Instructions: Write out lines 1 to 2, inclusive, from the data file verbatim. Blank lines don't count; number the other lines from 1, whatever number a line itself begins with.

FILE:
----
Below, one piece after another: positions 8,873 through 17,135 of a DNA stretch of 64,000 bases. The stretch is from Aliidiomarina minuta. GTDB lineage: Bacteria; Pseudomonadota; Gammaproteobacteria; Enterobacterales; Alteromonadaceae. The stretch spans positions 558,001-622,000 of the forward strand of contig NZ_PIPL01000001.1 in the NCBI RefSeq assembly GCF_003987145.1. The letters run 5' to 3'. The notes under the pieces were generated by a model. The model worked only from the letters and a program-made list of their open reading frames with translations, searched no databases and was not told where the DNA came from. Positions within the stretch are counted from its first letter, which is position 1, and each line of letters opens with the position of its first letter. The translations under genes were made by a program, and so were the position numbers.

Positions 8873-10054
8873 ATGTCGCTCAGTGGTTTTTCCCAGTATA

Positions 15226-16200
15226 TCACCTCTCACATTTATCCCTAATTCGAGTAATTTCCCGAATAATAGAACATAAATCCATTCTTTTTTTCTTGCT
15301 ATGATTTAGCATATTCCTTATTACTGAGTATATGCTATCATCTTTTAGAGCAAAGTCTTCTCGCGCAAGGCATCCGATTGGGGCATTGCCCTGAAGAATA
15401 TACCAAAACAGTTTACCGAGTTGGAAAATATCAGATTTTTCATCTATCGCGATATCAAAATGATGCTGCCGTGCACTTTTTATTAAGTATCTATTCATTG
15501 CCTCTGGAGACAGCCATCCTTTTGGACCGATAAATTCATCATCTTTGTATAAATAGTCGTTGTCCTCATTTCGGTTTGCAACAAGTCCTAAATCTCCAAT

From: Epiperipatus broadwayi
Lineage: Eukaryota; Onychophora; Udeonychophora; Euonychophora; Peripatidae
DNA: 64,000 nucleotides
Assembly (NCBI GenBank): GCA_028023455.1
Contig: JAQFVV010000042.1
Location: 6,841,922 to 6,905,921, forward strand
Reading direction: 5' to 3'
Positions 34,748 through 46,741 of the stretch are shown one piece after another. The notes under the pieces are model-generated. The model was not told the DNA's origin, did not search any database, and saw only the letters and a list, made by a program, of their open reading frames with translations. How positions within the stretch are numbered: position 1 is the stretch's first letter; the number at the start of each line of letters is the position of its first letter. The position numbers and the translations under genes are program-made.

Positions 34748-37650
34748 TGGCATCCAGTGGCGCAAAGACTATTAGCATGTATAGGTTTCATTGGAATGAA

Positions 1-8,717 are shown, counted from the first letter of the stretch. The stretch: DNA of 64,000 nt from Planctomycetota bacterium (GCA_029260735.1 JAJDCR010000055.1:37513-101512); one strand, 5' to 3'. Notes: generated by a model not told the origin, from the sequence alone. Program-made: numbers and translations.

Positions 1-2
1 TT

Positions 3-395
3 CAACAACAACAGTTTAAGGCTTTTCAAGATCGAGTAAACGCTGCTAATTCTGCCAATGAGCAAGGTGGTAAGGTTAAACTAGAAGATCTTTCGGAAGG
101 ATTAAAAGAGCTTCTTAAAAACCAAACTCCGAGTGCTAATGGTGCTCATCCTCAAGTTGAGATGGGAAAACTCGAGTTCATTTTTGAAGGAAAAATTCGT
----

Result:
Below, one piece after another: positions 8,873 through 17,135 of a DNA stretch of 64,000 bases. The stretch is from Aliidiomarina minuta. GTDB lineage: Bacteria; Pseudomonadota; Gammaproteobacteria; Enterobacterales; Alteromonadaceae. The stretch spans positions 558,001-622,000 of the forward strand of contig NZ_PIPL01000001.1 in the NCBI RefSeq assembly GCF_003987145.1. The letters run 5' to 3'. The notes under the pieces were generated by a model. The model worked only from the letters and a program-made list of their open reading frames with translations, searched no databases and was not told where the DNA came from. Positions within the stretch are counted from its first letter, which is position 1, and each line of letters opens with the position of its first letter. The translations under genes were made by a program, and so were the position numbers.

Positions 8873-10054